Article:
of Actium. Crevier, the worthy disciple of Rollin, con« 
tinned the history to the, battle of Actiuaa, which closes the 
tenth volume ; and has since completed the original plaii 
of Rollin, in 16 vols. 12mo, which was to bring it down 
from the foundation of the city to the reign oF Constantise 
the Great. All these works of Rollin have met with uni« 
versal approbation, been translated into several language^ 
and in English have long been popular, although strict 
criticism may find much to object, as to inaccuracies, and 
want of purity of style. What, however, forms an ho« 
nourable distinction in all his works, is his regard for the 
interests of religion and virtue. 

This excellent person died Sept. 14, 1741. He had.been 
named by the king a member of the academy of inscrip** 
tions and belles lettres in 1701 : but, as he had not then 
brought the college of Beauvais into repute, and found h^ 
had more business upon his bands than was consistent with 
a decent attendance upon the functions of an academician^; 
^e begged the privileges of a veteran, which were honoura« 

S3(y R L L I R 

biy granted him. Yet he maintained his connexions with 
the academy, attended their assemblies as often as be 
could| laid the plan of his ^* Ancient History'' before^ tbem^ 
and demanded an academician for his censor. He was a* 
mfan of many excellent qualities, very ingenious, consum-^ 
mate in polite learning, of rigid morals, and great piety^ 
which last has given some of his countrymen, and their* 
imitators here, an opportunity to remark that he wanted, 
nothing but a mixture of the philosophic in his nature to 
make him a very complete person. When he was dis->- 
charged from the rectorship in 1720, the words of the let- 
tre de cachet were, as we have seen, that the university 
should choose a rector of more moderation : but that was 
hardly possible ; for, nothing could be more benign, more 
pacific, or more moderate, than Rollin's temper.^ He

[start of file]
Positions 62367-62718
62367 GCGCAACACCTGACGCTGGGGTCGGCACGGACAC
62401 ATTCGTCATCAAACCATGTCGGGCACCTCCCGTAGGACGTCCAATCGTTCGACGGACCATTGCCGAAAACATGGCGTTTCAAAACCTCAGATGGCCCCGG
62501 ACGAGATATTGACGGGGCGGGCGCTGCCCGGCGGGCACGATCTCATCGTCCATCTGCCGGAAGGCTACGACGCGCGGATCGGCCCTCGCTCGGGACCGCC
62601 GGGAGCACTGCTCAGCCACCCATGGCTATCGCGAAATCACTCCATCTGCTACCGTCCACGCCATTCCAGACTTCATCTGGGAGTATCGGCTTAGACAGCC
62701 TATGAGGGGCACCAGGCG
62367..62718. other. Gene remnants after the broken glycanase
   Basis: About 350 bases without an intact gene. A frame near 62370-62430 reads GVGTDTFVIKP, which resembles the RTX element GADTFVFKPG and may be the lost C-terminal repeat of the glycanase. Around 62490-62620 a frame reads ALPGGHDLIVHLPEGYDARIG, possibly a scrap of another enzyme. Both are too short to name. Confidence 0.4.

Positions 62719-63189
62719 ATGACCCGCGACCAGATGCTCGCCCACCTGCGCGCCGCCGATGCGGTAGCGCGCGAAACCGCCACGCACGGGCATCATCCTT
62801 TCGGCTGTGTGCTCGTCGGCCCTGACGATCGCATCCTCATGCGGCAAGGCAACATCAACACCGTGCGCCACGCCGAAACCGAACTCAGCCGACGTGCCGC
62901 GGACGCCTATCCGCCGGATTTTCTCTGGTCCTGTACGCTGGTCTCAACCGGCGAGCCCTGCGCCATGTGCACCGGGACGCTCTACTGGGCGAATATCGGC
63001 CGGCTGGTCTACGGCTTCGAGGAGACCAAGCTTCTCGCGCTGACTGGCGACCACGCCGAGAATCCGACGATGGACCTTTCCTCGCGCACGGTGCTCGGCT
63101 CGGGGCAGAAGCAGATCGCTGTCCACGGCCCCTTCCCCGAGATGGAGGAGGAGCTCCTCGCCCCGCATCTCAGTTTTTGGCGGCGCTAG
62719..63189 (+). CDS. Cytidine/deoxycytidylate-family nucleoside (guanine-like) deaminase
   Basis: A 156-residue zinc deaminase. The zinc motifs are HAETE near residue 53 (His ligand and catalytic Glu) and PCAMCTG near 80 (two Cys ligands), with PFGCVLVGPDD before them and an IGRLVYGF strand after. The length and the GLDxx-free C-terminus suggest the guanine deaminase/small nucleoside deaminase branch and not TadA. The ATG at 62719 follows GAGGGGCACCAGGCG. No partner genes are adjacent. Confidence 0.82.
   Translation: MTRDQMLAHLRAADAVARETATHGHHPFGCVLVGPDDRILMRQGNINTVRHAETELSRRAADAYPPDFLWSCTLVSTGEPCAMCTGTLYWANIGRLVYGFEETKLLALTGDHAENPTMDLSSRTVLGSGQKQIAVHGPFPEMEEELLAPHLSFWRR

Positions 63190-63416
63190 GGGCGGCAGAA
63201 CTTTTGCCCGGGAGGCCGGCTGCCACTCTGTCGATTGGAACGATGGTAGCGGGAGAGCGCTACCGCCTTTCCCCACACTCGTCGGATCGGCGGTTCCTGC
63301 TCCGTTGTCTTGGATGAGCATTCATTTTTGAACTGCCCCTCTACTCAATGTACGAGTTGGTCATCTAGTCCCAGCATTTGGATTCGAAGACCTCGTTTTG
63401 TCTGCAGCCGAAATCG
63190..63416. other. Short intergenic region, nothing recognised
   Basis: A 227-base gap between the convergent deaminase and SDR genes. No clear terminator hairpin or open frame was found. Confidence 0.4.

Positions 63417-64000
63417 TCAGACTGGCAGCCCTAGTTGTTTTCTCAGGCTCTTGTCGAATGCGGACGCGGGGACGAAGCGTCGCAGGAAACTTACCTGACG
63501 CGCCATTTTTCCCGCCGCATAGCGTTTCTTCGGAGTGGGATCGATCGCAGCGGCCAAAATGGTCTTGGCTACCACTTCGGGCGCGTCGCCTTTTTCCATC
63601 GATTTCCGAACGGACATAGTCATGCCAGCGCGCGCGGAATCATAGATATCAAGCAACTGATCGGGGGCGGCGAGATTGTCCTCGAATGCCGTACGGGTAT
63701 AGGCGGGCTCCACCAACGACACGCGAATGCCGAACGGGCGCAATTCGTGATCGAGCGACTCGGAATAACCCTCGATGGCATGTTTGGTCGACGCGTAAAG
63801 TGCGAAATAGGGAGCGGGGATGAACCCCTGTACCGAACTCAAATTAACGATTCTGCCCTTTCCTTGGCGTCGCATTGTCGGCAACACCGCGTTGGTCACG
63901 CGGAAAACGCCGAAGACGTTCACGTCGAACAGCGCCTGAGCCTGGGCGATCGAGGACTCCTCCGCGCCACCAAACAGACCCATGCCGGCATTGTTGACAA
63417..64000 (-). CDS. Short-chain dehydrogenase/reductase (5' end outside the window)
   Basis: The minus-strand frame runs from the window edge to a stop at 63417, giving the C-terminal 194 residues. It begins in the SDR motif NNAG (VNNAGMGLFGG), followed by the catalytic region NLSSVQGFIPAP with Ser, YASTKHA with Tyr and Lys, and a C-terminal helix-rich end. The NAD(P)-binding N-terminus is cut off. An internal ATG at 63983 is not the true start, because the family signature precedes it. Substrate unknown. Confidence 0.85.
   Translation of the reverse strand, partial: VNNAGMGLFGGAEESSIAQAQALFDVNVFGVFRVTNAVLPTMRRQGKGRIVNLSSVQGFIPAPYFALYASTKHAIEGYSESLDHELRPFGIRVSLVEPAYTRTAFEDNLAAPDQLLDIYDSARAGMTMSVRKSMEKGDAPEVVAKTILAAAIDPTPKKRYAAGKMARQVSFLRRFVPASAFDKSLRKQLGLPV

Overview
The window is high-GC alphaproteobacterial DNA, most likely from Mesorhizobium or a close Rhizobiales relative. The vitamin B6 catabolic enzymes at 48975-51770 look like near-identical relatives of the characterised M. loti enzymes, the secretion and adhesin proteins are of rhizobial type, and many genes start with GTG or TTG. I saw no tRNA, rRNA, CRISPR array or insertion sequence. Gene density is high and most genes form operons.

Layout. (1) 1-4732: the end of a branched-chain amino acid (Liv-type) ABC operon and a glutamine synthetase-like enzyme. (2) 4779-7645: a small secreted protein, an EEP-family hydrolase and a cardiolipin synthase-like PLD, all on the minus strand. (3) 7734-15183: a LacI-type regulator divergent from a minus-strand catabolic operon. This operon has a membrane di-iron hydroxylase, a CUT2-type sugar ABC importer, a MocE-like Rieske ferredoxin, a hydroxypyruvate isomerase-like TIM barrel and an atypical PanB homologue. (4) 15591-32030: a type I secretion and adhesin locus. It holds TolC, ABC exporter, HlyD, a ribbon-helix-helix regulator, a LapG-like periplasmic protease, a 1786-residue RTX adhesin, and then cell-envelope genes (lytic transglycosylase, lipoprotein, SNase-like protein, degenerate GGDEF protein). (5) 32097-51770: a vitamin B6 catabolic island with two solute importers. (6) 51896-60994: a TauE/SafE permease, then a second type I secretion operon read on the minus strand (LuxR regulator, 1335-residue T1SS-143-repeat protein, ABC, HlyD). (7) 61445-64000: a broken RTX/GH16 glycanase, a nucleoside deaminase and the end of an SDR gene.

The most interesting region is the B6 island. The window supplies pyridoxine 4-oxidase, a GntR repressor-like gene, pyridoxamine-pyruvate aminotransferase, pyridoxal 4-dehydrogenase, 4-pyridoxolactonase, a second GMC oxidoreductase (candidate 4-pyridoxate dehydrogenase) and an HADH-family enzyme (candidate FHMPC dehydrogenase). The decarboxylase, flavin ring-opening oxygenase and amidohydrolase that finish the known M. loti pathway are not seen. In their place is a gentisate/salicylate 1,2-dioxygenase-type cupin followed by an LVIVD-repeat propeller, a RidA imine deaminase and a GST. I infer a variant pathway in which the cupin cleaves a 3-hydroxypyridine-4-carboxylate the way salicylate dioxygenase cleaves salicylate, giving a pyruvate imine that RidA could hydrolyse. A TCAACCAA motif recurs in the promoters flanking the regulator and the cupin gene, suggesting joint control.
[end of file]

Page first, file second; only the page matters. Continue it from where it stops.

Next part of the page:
shewed, it must be owned, some zeal for the cause of Jan« 
senism : he had a very great veneration for the memory of 
abb6 Paris^ and had been seen with others to visit his tomb 
in the church-yard of St. Medard, at Paris, and to pay his 
devotions to him as a saint: he revised and retouched the 
life of this abb^, which was printed in 1730: be translated 
into Latin, at the request of father Quesnel, the protesta- 
tiou of this saint, and was assisting in other works designed 
to support Jansenism ; and, on these accounts, he became 
obnoxious to the Jesuits and the court. It is related, that, 
when he was one day introduced to cardinal Fleury, in 
order to present him with a volume of his ^^ Roman His- 
tory,'* the minister, very uncivilly, said to a head-officer 
of the guards, *^ Sir, you should /endeavour to concert this 
man :" to whom RoUin very well, and yet not disrespect- 
fully, replied, ^* Oh, my lord, the gentleman would lose 
his time ; I am an unconvertible, man." Rollin was, how- 
ever, a very estimable character.- We find in his works, 
generous and exalted sentiments, a zeal for the good of 
society, a love of virtiue, a veneration for Providence, and 
in short every thing, though on profane subjects, sancti- 
fied with a spirit truly religious. So says even Voltaire,, 
and we may add the similar testimony of the poet Rousseau, 
who conceivjsd such a veneration for RolHn that he came 
out of banishment incognito to Paris, on purpose to visit 
and pay his respects to him. He looked upon his histories, 
not only as the best models of the historic kind, but as a 
complete, system of politics and morals, and a most inatruc* 

R O L L O C K. Siii 

tive school for princes as well as subjects to learn all their 
duties in.' 

ROLLOCK (Robert), the first principal of the college 
of Edinburgh, was the son of David RoUock, of Poohouse, 
or, as it is now written, Powis, in the neighbourhood of 
Sterling, in Scotland. He was bom in 1555, and learned 
the rudiments of the Latin language from Mr, Thomas Bu* 
xhaoan, who kept, says archbishop Spotswood, a famous 
school at that time, at Sterling, as we learn from Melchior 
Adam, who appears to have copied from the Latin life of 
Bollock. From school he was sent to the university of St, 
Andrew's, and admitted a student in St. Salvator's callege. 
His progress in the sciences, which were then taught, was 
so gre^t and so rapid, that he had no sooner taken his 
master's degree than he was chosen a professor of philoso- 
phy, and immediately began to read lectures in St. Salva- . 
tor's college. This must have been at a very early period